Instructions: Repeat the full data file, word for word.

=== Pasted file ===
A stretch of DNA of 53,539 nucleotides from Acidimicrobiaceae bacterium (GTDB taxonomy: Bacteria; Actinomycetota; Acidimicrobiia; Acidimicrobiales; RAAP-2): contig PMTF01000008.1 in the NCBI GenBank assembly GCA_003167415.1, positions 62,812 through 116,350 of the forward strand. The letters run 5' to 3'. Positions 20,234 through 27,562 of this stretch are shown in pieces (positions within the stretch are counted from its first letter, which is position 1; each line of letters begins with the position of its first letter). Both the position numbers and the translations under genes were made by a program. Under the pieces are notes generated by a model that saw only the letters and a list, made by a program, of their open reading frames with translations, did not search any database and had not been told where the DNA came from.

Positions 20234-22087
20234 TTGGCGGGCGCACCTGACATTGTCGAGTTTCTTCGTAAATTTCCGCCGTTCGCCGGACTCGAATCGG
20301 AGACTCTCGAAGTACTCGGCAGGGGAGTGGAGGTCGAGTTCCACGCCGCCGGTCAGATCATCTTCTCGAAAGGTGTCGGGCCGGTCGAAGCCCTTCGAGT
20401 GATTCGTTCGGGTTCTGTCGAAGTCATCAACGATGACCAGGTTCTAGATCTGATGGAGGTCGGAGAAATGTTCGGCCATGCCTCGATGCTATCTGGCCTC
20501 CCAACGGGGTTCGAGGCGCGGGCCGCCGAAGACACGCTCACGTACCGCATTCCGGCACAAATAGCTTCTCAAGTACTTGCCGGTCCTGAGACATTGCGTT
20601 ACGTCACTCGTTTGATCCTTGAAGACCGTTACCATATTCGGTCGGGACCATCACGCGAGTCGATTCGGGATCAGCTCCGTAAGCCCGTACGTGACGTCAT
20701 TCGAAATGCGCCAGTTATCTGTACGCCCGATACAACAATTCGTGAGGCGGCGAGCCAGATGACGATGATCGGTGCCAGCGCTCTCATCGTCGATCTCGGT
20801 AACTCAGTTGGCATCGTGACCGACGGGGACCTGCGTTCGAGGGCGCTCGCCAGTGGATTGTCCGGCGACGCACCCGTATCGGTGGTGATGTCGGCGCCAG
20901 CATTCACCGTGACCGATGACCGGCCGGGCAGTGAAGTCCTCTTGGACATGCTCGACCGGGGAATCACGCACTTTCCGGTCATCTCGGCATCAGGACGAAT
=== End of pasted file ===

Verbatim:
A stretch of DNA of 53,539 nucleotides from Acidimicrobiaceae bacterium (GTDB taxonomy: Bacteria; Actinomycetota; Acidimicrobiia; Acidimicrobiales; RAAP-2): contig PMTF01000008.1 in the NCBI GenBank assembly GCA_003167415.1, positions 62,812 through 116,350 of the forward strand. The letters run 5' to 3'. Positions 20,234 through 27,562 of this stretch are shown in pieces (positions within the stretch are counted from its first letter, which is position 1; each line of letters begins with the position of its first letter). Both the position numbers and the translations under genes were made by a program. Under the pieces are notes generated by a model that saw only the letters and a list, made by a program, of their open reading frames with translations, did not search any database and had not been told where the DNA came from.

Positions 20234-22087
20234 TTGGCGGGCGCACCTGACATTGTCGAGTTTCTTCGTAAATTTCCGCCGTTCGCCGGACTCGAATCGG
20301 AGACTCTCGAAGTACTCGGCAGGGGAGTGGAGGTCGAGTTCCACGCCGCCGGTCAGATCATCTTCTCGAAAGGTGTCGGGCCGGTCGAAGCCCTTCGAGT
20401 GATTCGTTCGGGTTCTGTCGAAGTCATCAACGATGACCAGGTTCTAGATCTGATGGAGGTCGGAGAAATGTTCGGCCATGCCTCGATGCTATCTGGCCTC
20501 CCAACGGGGTTCGAGGCGCGGGCCGCCGAAGACACGCTCACGTACCGCATTCCGGCACAAATAGCTTCTCAAGTACTTGCCGGTCCTGAGACATTGCGTT
20601 ACGTCACTCGTTTGATCCTTGAAGACCGTTACCATATTCGGTCGGGACCATCACGCGAGTCGATTCGGGATCAGCTCCGTAAGCCCGTACGTGACGTCAT
20701 TCGAAATGCGCCAGTTATCTGTACGCCCGATACAACAATTCGTGAGGCGGCGAGCCAGATGACGATGATCGGTGCCAGCGCTCTCATCGTCGATCTCGGT
20801 AACTCAGTTGGCATCGTGACCGACGGGGACCTGCGTTCGAGGGCGCTCGCCAGTGGATTGTCCGGCGACGCACCCGTATCGGTGGTGATGTCGGCGCCAG
20901 CATTCACCGTGACCGATGACCGGCCGGGCAGTGAAGTCCTCTTGGACATGCTCGACCGGGGAATCACGCACTTTCCGGTCATCTCGGCATCAGGACGAAT